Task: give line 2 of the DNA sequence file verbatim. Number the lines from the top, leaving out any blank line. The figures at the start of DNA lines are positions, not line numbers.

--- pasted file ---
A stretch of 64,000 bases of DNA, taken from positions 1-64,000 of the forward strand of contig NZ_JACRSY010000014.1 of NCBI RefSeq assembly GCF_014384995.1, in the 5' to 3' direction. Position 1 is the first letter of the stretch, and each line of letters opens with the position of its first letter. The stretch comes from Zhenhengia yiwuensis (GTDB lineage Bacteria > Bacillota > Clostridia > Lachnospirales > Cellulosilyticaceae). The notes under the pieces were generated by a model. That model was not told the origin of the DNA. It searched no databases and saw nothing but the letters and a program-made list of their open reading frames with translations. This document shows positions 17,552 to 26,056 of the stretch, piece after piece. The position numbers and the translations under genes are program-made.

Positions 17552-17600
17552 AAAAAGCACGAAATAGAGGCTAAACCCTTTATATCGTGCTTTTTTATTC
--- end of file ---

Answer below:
Positions 17552-17600